New data from Statistics Canada shows which cities have the highest numbers of crimes reported to police and how serious they were in 2017. According to the data released on 23 July, Saskatoon is the on top, with a score over 106. Other Canadian metropolitan areas did not score above 100. The lowest score of crimes reported was in Toronto (48.7), Quebec City (48.5) and Barrie, Ont. (45.3).
The data took into consideration 34 metropolitan areas from Canada.
The report also looked at how index scores grew or decreased in 2017, compared with the previous year. The index scores grew considerably over the last year in Greater Sudbury, Ont., Moncton, N.B. and Guelph, Ont. On the other hand, St. John’s, Regina and Vancouver, experienced a huge decrease.
As a total, the severity index for 2017 all over Canada was at 72.9, having over 1.9 million crimes reported to police, which makes it the third increase in the national index after 11 years of decreases.
Severe Crimes Involving Guns
Over 7,700 Canadians have reported having been victims of severe crimes that involved one or more guns. The biggest increase in gun-related crime was seen in Saskatchewan – 47% higher compared with the incidents in 2016.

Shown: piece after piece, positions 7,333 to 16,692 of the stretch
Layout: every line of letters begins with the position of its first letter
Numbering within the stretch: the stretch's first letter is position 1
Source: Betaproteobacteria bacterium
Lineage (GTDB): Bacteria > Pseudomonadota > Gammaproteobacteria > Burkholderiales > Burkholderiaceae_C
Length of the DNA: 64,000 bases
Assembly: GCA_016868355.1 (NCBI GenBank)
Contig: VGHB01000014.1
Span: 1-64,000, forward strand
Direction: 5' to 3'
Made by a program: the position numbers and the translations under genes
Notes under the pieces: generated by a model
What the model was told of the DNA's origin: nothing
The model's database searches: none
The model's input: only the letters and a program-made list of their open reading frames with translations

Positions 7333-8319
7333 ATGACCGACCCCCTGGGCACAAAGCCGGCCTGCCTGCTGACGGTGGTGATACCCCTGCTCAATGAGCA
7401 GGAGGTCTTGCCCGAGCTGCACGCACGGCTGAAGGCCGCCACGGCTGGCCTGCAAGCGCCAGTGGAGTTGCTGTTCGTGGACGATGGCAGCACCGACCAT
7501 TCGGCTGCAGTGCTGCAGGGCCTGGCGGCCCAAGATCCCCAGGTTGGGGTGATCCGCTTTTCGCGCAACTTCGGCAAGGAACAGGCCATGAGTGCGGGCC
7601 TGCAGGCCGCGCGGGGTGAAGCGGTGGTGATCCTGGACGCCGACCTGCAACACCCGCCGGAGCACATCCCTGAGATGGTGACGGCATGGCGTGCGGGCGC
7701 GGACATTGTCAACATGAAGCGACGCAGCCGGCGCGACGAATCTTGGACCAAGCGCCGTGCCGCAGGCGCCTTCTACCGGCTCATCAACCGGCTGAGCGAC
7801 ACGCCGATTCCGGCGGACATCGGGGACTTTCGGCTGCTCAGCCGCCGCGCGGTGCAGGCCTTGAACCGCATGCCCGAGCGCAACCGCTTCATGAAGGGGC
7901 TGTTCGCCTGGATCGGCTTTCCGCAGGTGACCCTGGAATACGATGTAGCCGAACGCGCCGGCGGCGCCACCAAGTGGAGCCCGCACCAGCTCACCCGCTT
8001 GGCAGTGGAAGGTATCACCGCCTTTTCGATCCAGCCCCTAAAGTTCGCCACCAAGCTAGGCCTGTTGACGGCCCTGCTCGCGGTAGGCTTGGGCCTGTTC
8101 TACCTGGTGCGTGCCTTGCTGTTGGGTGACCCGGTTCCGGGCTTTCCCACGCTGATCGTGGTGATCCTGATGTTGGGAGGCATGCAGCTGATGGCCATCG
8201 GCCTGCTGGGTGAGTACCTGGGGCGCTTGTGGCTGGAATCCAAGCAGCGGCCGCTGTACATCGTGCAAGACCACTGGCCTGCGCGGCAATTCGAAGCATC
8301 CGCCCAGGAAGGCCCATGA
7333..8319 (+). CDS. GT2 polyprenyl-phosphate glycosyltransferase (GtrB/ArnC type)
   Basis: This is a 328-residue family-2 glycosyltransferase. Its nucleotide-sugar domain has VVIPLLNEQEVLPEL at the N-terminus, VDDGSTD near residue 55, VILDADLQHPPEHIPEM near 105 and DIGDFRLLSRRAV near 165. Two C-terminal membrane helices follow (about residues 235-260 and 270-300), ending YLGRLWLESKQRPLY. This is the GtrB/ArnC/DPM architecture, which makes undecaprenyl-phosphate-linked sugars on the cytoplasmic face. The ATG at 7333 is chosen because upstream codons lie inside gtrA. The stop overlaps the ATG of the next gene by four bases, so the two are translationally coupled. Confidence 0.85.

Although Regina has seen a decrease in violent crime, the gun-related incidents almost tripled in the period between 2013-2017. According to the Regina Police Chief Evan Bray, it seems that the growing drug trade in the city is connected with the increase in gun activity:
“Almost every time we find firearms, we’re finding drugs.”
The report released by Statistics Canada shows that (especially in Quebec), the biggest increase in crime comes from reporting sexual assaults and possession of stolen property. Both of these and the rise in homicide and vehicle thefts are part of almost half of the entire increase in crime in Canada.
There is some good news about offenses like impaired driving or crimes related to marijuana. They both decreased in 2017, making it the sixth straight decline, with impaired driving getting 4% lower and marijuana-related crimes falling by 15%.
Andre Blair s is the lead editor for Advocator.ca. He holds a B.A. in Psychology from the University of Toronto, and a Master of Science in Public Health (M.S.P.H.) from the School of Public Health, Department of Health Administration, at the University of North Carolina at Chapel Hill. Andre specializes in environmental health, but writes on a variety of issues.